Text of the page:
What makes many Armenians and Azerbaijanis particularly averse to compromise is that both claim to occupy the moral and legal high ground. As the geographers Alexander C. Diener and Joshua Hagen rightly argue in their recent book, “territorial disputes and competing border practices are often so intractable because individuals or groups are supremely confident in the justness of their respective claims” (12). Indeed, after decades of state-sponsored nation-building that reinforced Soviet citizens’ attachment to their national territories, Armenians and Azerbaijanis increasingly viewed their “fraternal” republics as separate ethnic homelands once the Soviet Union began to dissolve. The borders Bolshevik leaders had once drawn to resolve disputes through federalism unceremoniously unraveled seventy years later as the nation emerged as the most potent organizing principle in the Soviet Union’s constituent republics. The persistence of national identities and the gradual demise of the idea of a “Soviet people” (sovetskii narod) thus validate historian Stephen Lovell’s pithy observation that the Soviet Union was “a maker, not a breaker, of nations” (116). A territorially rooted sense of nationhood was instrumental in bringing the “national question” to the forefront of Soviet politics, for nationalism did not suddenly appear overnight at the height of perestroika and glasnost’; in fact, it had been nurtured for many decades prior.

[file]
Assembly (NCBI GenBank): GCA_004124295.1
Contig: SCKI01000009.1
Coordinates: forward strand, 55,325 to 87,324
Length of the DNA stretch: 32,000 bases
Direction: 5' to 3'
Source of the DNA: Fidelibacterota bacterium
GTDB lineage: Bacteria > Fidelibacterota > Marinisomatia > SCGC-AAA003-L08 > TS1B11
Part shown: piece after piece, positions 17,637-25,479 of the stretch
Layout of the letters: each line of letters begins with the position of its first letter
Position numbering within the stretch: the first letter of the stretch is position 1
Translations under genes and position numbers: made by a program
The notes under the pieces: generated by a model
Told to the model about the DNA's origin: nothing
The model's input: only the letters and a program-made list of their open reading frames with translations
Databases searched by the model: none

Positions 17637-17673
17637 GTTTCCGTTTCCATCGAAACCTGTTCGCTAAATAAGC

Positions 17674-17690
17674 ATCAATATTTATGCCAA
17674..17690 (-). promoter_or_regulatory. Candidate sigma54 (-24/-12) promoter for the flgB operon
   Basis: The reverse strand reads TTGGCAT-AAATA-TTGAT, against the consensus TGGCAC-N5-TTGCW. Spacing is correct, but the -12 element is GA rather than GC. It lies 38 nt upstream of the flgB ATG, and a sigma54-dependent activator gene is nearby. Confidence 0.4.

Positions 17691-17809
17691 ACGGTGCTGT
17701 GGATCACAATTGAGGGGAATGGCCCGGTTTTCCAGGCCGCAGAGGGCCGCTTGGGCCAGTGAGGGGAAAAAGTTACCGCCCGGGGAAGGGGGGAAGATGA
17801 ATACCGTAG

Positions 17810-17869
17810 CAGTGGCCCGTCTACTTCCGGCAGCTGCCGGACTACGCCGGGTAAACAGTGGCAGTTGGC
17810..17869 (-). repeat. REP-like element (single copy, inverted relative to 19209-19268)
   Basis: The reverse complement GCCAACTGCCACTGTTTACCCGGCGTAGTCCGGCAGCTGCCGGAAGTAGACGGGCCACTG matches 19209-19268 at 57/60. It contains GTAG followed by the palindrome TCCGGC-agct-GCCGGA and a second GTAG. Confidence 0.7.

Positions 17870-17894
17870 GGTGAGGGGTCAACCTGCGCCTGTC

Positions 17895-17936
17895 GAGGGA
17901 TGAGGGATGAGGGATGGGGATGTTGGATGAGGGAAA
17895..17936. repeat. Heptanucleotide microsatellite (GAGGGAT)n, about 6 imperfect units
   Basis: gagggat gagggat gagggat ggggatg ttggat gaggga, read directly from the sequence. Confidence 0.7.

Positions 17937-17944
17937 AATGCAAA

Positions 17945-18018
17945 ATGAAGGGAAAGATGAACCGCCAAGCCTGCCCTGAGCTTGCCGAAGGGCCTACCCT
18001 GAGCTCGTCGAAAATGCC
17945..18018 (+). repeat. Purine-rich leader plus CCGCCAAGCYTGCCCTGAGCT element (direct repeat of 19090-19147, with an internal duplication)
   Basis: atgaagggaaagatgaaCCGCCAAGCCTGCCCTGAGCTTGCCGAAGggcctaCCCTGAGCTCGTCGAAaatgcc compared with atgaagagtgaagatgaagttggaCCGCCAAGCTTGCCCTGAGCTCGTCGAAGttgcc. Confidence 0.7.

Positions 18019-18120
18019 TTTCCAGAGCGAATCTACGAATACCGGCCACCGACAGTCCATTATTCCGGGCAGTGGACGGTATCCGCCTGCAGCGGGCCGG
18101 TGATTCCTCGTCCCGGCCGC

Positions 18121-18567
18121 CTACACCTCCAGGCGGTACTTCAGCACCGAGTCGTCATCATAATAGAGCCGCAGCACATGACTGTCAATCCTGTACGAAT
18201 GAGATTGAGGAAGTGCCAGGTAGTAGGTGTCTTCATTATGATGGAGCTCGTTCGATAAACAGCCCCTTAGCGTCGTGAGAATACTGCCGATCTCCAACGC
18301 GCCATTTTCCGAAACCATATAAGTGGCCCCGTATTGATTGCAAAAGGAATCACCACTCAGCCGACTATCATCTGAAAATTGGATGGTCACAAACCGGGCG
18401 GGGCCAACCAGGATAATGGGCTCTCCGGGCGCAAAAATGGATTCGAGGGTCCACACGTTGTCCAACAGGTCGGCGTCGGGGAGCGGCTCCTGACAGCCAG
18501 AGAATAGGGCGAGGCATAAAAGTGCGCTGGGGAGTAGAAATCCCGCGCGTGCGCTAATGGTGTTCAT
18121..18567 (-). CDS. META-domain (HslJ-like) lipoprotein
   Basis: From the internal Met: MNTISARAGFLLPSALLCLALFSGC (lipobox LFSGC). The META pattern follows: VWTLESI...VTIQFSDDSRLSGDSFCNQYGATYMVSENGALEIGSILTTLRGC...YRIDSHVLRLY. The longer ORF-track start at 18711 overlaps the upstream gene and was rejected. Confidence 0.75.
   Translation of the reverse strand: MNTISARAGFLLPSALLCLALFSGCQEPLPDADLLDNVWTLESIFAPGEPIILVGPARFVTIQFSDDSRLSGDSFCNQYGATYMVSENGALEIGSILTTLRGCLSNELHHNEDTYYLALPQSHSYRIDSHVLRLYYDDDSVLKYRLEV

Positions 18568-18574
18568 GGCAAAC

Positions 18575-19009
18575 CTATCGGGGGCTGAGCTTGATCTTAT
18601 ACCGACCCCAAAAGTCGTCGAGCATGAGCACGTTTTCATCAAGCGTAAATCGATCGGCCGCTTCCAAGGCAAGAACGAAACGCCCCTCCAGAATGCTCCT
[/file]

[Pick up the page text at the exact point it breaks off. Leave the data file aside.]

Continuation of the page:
Of course, the devastating effects of armed conflict were largely responsible for turning nationalism into a state ideology in Armenia and Azerbaijan after 1991. Six years of war (1988-1994) and mass displacement and more than two decades of political deadlock have only entrenched nationalist narratives about exclusive rights to the contested territory of Nagorny Karabakh and the seven surrounding districts. The obsession with guarding or retaking border areas has become so ingrained in both societies that the very thought of conceding territory is considered treasonous. The sanctification of borders is also the product of two antagonistic memory cultures that feed off each other. Each year, Armenians and Azerbaijanis observe two conflicting genocide remembrance days—on April 24th in Armenia and March 31st in Azerbaijan—that use emotional appeals to victimhood as a means of bolstering state sovereignty, a disturbing trend prevalent across post-Soviet Eurasia and beyond. This atmosphere of mutual antipathy does not augur well for any territorial solution to the conflict; instead, it suggests that “borderization” in all its forms—from fortified trenches to closed minds—is here to stay.

Harrison King is a researcher at the International Memorial Society and the Carnegie Moscow Center. He holds an MA in Comparative History from Central European University in Budapest and BA degrees in International Studies and Russian, East European, and Eurasian Studies from Miami University (Ohio). In 2012-13, he was a U.S. Fulbright teacher in Azerbaijan.